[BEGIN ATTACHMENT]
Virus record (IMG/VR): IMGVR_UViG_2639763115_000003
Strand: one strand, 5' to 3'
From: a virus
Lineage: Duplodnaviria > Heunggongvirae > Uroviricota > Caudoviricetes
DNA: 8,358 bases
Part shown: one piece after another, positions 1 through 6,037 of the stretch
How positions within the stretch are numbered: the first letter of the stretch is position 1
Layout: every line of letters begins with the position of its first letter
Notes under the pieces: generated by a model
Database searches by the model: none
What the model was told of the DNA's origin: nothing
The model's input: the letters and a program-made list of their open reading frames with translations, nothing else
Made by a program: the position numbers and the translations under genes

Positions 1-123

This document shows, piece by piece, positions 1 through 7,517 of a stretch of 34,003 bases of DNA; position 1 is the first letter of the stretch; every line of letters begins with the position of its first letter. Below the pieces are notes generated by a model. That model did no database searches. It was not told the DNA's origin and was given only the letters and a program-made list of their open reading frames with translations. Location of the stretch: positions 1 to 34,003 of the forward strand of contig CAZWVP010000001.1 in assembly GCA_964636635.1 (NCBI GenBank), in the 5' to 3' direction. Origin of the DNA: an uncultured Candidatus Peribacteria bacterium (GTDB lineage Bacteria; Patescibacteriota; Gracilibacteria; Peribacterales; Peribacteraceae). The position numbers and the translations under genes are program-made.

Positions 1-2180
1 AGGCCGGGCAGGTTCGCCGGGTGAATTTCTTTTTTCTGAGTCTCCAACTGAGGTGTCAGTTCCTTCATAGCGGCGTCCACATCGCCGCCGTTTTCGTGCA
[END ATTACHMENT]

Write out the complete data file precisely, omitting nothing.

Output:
Virus record (IMG/VR): IMGVR_UViG_2639763115_000003
Strand: one strand, 5' to 3'
From: a virus
Lineage: Duplodnaviria > Heunggongvirae > Uroviricota > Caudoviricetes
DNA: 8,358 bases
Part shown: one piece after another, positions 1 through 6,037 of the stretch
How positions within the stretch are numbered: the first letter of the stretch is position 1
Layout: every line of letters begins with the position of its first letter
Notes under the pieces: generated by a model
Database searches by the model: none
What the model was told of the DNA's origin: nothing
The model's input: the letters and a program-made list of their open reading frames with translations, nothing else
Made by a program: the position numbers and the translations under genes

Positions 1-123

This document shows, piece by piece, positions 1 through 7,517 of a stretch of 34,003 bases of DNA; position 1 is the first letter of the stretch; every line of letters begins with the position of its first letter. Below the pieces are notes generated by a model. That model did no database searches. It was not told the DNA's origin and was given only the letters and a program-made list of their open reading frames with translations. Location of the stretch: positions 1 to 34,003 of the forward strand of contig CAZWVP010000001.1 in assembly GCA_964636635.1 (NCBI GenBank), in the 5' to 3' direction. Origin of the DNA: an uncultured Candidatus Peribacteria bacterium (GTDB lineage Bacteria; Patescibacteriota; Gracilibacteria; Peribacterales; Peribacteraceae). The position numbers and the translations under genes are program-made.

Positions 1-2180
1 AGGCCGGGCAGGTTCGCCGGGTGAATTTCTTTTTTCTGAGTCTCCAACTGAGGTGTCAGTTCCTTCATAGCGGCGTCCACATCGCCGCCGTTTTCGTGCA